The more or less agreed order of composition of the plays shows Julius Caesar coming after Henry V. Since the latter might be seen as the culmination of a process that had begun with The First Part of the Contention of the Two Famous Houses of York and Lancaster (2 Henry VI), continuing via Richard III, Richard II, King John and the two parts of Henry IV, Julius Caesar might be seen as Shakespeare's move from English to Roman history - an interest manifested earlier in Titus Andronicus, first printed in 1594, and the poem The Rape of Lucrece, entered into the Stationers' Register on 9th May of the same year.
English popular interest in Roman history was immense. Not only were there key translations before 1600 (Herodian 1550; Eutropius 1564; Appian 1578), but Philip Henslowe's Diary lists the names of several plays on that theme, produced in the 1590s. For Shakespeare, however, the chief source is Sir Thomas North's translation of Plutach's Lives of the Noble Grecians and Romanes, (1579; 1595; 1603), itself derived from a translation into French by Jacques Amyot.
Thomas Platter, a Swiss doctor, on a visit to London, records that on 21st September 1599 he had seen the play “very pleasingly performed” at the newly-built Globe Theatre. There is therefore the possibility that Julius Caesar might well have been the first play produced at that straw-thatched building on the south bank of the Thames. Produced at Court (1613), at St. James's (New Year 1636-7), and at the Cockpit (November 1638), there are references to at least 10 productions by 1649. Henslowe even tried to cash in on the immediate popularity by putting on a rival version in 1602.
The opening scenes are set in 44BCE. Roman imperial power now stretched from Britain to the Near East, yet triumph abroad was mirrored by a sense of collapse at home. The Senate, rulers of the Republic on behalf of (mostly) the patrician class, was faction-ridden. while the generals who had successfully waged wars abroad now demanded rewards. Furthermore, while the plebeians, after long struggle, were now able to elect two “tribunes” to speak on their behalf, women were, of course, excluded from these deliberations.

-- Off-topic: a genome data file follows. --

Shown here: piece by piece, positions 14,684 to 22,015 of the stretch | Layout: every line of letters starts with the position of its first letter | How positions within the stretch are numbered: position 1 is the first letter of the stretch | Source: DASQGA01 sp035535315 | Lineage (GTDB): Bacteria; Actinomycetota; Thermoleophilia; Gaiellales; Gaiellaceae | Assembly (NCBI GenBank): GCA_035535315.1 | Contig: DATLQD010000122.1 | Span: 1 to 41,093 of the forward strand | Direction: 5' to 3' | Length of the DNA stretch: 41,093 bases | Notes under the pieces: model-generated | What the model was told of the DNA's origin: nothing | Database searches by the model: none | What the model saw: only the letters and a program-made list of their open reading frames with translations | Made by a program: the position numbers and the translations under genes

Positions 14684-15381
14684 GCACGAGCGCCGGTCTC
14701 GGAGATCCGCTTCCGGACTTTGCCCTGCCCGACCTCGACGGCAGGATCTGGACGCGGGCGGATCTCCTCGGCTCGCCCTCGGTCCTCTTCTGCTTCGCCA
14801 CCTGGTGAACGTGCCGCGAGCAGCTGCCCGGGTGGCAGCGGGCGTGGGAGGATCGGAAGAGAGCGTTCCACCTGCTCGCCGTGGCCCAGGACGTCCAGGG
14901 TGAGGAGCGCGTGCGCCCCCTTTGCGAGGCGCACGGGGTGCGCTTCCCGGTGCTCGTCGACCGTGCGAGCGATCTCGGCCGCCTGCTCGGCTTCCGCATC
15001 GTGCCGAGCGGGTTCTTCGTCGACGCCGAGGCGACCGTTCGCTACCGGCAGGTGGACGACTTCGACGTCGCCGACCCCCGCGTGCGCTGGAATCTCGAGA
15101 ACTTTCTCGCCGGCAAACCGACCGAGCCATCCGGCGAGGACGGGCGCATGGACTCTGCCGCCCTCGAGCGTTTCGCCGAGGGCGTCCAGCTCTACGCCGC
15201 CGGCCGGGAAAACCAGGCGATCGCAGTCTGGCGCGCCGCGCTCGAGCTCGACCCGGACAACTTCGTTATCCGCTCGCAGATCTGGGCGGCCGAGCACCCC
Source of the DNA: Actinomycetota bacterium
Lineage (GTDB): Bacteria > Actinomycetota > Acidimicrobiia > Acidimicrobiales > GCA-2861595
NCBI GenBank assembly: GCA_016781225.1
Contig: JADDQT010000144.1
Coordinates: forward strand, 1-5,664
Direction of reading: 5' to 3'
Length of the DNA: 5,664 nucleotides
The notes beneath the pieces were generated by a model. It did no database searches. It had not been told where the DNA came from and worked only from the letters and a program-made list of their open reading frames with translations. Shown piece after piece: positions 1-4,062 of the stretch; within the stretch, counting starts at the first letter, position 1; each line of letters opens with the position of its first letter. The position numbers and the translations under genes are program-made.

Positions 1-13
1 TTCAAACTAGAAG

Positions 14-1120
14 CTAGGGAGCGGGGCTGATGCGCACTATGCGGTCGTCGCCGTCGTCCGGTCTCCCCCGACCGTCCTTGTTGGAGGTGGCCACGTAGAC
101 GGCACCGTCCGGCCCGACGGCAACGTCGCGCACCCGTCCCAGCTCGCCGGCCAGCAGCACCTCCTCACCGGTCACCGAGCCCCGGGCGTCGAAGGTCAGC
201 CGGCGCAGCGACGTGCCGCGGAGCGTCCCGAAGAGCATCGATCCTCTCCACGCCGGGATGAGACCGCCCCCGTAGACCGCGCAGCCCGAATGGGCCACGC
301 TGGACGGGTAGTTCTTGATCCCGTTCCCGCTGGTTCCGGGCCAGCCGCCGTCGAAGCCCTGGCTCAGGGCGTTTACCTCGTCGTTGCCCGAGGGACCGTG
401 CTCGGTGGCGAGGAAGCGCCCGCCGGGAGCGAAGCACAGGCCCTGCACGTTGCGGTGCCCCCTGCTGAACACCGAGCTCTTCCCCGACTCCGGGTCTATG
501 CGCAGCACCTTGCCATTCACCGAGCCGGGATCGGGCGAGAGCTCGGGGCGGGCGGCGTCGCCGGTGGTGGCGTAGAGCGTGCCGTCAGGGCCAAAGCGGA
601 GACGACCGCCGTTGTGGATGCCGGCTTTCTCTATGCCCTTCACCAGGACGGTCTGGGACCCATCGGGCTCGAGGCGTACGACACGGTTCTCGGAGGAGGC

These elements are all present from the outset. The tribunes, Flavius and Marullus, at first speak to the plebeians with ill-disguised contempt -- though that will change when they hear that the masses they are supposed to represent are filling the streets to celebrate the return of Julius Caesar (1.1). They remind the revellers how, on an earlier occasion of a similar kind, they turned out in honour of Pompey the Great (106 - 48 BCE), a member of the First Triumvirate who later became a rival to Julius Caesar, was defeated by him at the Battle of Pharsalia, and then assassinated. They tell the revellers that their fickleness towards their betters should be atoned by a mass weep on the banks of the river Tiber. Meantime, especially since it was the day of the feast of Lupercalia, (a festival to enable fertility and ward off evil in which two male youths dressed in goatskins - the embodiment of male sexuality - ran around the city touching individuals with goatskin strips), the tribunes are especially keen to see that images connecting the feast with the return of Caesar are removed from view.